Patent Ductus Arteriosus

What is patent ductus arteriosus?

Patent ductus arteriosus (pronounced PAY-tent DUCK-tus are-teer-e-OH-sus) occurs when a small blood vessel near the heart fails to close after a baby is born. (See a picture.) This is also called persistent ductus arteriosus.

The ductus arteriosus is a temporary blood vessel that babies have before they are born. The ductus arteriosus connects the pulmonary artery to the aorta. It allows blood to bypass the lungs when the fetus is growing in the womb.

During the fetus’s development in the womb, the majority of blood flow leaves the heart through the ductus arteriosus. This allows the lungs to receive only a small amount of blood flow while the fetus is in the mother’s womb. This works fine because babies don’t breathe on their own until after they’re born. Fetuses don’t need large quantities of blood going to their lungs to get oxygen. Before birth, the fetus gets oxygen through the placenta.

Normally, when a newborn baby takes its first breath, they have been separated from the mother’s blood supply and all the chemicals keeping the ductus arteriosus open (patent) have now been taken away. The ductus typically closes within a few days.

If the ductus arteriosus remains open, pressure from the blood vessels will provide extra blood flow to the baby’s lungs. This additional blood flow then returns to the heart and can cause the heart’s left side to get too large. If not treated, this could lead to heart failure.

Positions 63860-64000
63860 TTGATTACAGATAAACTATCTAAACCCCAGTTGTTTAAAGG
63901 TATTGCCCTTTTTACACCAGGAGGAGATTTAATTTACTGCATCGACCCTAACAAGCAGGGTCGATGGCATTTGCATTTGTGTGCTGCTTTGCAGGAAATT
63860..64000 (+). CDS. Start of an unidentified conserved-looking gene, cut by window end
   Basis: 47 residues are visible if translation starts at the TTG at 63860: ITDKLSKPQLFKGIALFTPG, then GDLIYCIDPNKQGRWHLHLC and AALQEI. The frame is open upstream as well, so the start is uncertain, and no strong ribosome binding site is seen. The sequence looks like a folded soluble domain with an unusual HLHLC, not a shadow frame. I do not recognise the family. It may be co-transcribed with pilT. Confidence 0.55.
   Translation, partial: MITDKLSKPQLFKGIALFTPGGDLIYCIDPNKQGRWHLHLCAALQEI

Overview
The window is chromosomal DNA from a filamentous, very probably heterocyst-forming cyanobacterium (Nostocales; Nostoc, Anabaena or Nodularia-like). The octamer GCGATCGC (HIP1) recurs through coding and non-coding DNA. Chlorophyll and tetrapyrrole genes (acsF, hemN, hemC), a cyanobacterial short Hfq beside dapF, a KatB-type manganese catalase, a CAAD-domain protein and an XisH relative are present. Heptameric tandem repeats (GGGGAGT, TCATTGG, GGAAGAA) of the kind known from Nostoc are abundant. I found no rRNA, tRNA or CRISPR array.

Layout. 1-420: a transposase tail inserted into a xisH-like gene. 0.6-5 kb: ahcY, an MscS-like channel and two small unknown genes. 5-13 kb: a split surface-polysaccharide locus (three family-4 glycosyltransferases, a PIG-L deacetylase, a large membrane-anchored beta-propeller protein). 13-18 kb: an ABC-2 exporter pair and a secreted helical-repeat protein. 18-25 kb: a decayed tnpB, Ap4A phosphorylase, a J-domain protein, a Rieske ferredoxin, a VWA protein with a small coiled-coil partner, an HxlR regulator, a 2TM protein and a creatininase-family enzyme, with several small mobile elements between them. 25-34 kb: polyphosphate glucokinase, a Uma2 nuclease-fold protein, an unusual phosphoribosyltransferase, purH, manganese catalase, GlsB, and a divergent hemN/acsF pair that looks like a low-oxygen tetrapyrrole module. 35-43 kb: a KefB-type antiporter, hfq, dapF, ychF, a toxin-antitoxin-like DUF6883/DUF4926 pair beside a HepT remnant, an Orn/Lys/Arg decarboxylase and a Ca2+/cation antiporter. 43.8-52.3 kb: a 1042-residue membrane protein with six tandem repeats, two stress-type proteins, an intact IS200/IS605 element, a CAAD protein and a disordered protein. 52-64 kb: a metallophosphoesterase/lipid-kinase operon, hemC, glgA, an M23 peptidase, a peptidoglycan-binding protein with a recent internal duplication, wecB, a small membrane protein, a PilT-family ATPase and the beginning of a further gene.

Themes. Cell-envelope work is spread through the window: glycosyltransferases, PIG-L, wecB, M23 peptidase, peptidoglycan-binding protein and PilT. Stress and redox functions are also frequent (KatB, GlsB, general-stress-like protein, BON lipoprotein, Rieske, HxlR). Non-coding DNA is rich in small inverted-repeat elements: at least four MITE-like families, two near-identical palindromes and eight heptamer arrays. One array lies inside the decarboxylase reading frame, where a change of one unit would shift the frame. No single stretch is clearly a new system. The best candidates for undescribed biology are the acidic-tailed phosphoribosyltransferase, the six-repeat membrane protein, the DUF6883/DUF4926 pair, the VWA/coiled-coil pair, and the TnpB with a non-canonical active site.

• A ductus that doesn’t close is common in premature babies but rare in full-term babies.

    Patent ductus arteriosus is diagnosed in about 3,000 babies each year in the United States. Girls are 2 to 3 times as likely as boys to have it.

    Some babies with patent ductus arteriosus have other heart defects, but not all do.

    This condition is more common in babies with Down syndrome and in babies whose mother had German measles (rubella) while pregnant.

    Doctors may give medicine (prostaglandin) to babies who have a normal ductus that’s closing but have other kinds of heart defects (like hypoplastic left heart syndromeinterrupted aortic arch or pulmonary atresia) to keep the ductus open. Keeping the ductus open helps blood flow through the baby’s heart and into the body until their other heart defects can be treated.

Patent Ductus Arteriosus at Seattle Children’s


  • Our Heart Center is the top-ranked cardiology and cardiac surgery program in the Northwest and among the best in the nation, according to U.S. News & World Report. With more than 40 pediatric cardiologists, we have experience diagnosing and treating every kind of heart problem.

    Our heart team has treated many children with patent ductus arteriosus. We have years of experience with the treatment these patients may need, including medicine, cardiac catheterization or surgery. We have a team of doctors that includes pediatric cardiac anesthesiologists, newborn (neonatal) intensive care physicians, cardiac intensivists, cardiac interventionists and cardiac surgeons.